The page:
While uncertainty over the exact level of personal compensation that will eventually be paid to Caribbean persons who suffered discrimination as the ‘Windrush Generation’, activists in Barbados are advising not to trust the British government to honor its word.
Guy Hewitt, a former diplomat and one of the leading personalities in the fight for compensation of thousands of Caribbean nationals who suffered discrimination from the British after serving that country, and Buddy Larrier a ‘Windrush Generation’ victim have warned that Britain is veering towards the political far right, which would make the government cancel its undertakings so victims should hasten to get their paperwork in order.
The Windrush Generation comprises Caribbean emigrants mainly from Barbados, Jamaica, and Trinidad and Tobago who were invited to England to fill a need for workers following World War II, from 1948 to 1971.
Most of them travelled on the vessel SS Empire Windrush, though in later years they departed by plane.
Many of these persons who helped rebuild a war-devasted Britain were unceremoniously deported to their original countries, and those who remained in England along with their descendants have suffered major ill-treatment.
Following a huge international outcry with Hewitt as Barbados high commissioner to Britain in the forefront last year, the British Government agreed to compensate these persons from a fund — said to be open ended — starting at 200 million pounds sterling, and to regularize the citizenship status of the ones who did not have such documentation.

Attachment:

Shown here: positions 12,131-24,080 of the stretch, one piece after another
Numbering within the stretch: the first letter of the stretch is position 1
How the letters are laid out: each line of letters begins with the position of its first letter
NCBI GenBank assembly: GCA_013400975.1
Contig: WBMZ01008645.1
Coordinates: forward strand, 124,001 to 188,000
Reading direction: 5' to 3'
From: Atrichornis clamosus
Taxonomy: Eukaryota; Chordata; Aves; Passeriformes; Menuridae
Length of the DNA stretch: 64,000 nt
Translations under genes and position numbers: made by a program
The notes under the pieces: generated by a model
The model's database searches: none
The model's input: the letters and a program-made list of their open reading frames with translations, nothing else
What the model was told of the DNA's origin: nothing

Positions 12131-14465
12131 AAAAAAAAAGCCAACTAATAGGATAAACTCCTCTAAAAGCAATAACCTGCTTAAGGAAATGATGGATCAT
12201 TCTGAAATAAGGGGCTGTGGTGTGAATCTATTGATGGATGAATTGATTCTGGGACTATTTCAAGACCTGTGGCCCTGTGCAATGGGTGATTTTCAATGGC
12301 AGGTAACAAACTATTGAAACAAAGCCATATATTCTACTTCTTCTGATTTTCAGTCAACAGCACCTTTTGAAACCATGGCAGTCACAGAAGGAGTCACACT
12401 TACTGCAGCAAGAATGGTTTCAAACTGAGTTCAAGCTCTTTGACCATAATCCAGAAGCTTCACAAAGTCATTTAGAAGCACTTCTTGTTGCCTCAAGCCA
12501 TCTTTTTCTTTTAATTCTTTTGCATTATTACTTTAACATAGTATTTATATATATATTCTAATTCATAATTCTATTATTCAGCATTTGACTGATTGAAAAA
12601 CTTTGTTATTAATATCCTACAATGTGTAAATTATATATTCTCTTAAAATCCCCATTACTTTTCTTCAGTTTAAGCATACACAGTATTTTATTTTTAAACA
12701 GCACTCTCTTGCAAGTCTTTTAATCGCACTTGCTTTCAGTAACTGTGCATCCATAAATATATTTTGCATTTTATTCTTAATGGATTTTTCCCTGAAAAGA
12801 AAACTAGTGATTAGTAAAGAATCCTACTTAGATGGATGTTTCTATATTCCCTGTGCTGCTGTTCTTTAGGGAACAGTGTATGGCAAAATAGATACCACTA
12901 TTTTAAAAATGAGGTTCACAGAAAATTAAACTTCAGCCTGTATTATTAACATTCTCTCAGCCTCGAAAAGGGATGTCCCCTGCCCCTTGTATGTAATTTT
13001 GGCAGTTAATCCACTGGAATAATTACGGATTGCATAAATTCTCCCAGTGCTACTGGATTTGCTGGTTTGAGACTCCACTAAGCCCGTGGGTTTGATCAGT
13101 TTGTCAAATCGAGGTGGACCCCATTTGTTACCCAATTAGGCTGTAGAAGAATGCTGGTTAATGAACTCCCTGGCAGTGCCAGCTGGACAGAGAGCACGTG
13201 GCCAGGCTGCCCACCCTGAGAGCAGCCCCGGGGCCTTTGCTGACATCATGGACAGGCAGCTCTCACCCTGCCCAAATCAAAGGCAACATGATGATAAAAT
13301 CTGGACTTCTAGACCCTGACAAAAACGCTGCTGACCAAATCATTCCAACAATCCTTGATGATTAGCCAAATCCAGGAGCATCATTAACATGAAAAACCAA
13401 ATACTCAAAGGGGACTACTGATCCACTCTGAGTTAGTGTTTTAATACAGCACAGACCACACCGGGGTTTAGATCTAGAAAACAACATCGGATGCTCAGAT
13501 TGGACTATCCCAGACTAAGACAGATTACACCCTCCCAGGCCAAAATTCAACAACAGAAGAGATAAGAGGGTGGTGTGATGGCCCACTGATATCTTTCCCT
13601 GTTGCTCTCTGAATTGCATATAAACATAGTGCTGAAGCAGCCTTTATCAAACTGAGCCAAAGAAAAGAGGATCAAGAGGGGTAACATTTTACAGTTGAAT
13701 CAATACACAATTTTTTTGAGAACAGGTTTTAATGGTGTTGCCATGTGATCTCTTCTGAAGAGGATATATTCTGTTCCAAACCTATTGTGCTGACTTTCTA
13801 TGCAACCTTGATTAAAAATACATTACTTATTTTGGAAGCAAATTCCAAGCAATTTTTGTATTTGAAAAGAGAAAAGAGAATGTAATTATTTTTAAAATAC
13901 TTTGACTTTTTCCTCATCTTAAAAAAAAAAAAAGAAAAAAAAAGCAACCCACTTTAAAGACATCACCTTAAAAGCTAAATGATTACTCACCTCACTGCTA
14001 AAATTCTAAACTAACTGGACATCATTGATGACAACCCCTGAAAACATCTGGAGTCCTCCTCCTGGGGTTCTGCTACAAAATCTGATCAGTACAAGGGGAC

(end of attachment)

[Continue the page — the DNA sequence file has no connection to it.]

Hewitt warned Wednesday that the historical evidence says the British government should not be trusted and urged Caribbean governments, current diplomats in the UK and non-governmental organisations to join in ensuring the British keep their word.
“It was only under immense duress that the UK government was willing to come to the table and start to address this,” he said.
Hewitt cited an attempt at further discrimination following the British government’s pledge to compensate as a reason that it cannot be left to honor its word.
“The recent deportation of some persons from Jamaica where there had to be a judicial injunction to stop further deportations again is a sign that the [British] government is pandering to an extreme right.”
He spoke of persons informally termed ‘Yabos’ who are known for supporting nationalist parties in England and said, “those types have been brought into the political mainstream because they are voting.”
He warned that for this reason policy may change because the British government, “wants to make it seem that their concerns are reasonable and rational.”
Larrier, who spent almost three decades working in England as a member of the ‘Windrush Generation’ and later becoming an activist on behalf of the suffering Caribbean workers, a few days ago called on fellow nationals of the era to speed up their applications for British citizenship that is available to them now, if they never obtained it while working in England.
He advised the affected Caribbean persons who are back in the region now to make haste in regularising their documents before the cut-off period, after which all benefits will be lost.
“There are a number of people … who do not get pension [from the UK] but because of the reparations scheme … Those people are entitled to their pension,” he said in the Walled Garden Theatre of the Museum.
He added, “there are some people who get their pension but they do not have citizenship, if they don’t be careful the cut-off is going to come where you only get a pension if you have British citizenship. And that’s why it is now offered as part of the compensation scheme.”
“If you apply for the British citizenship once you have lived in England for those periods you would get it and it wouldn’t cost you anything.”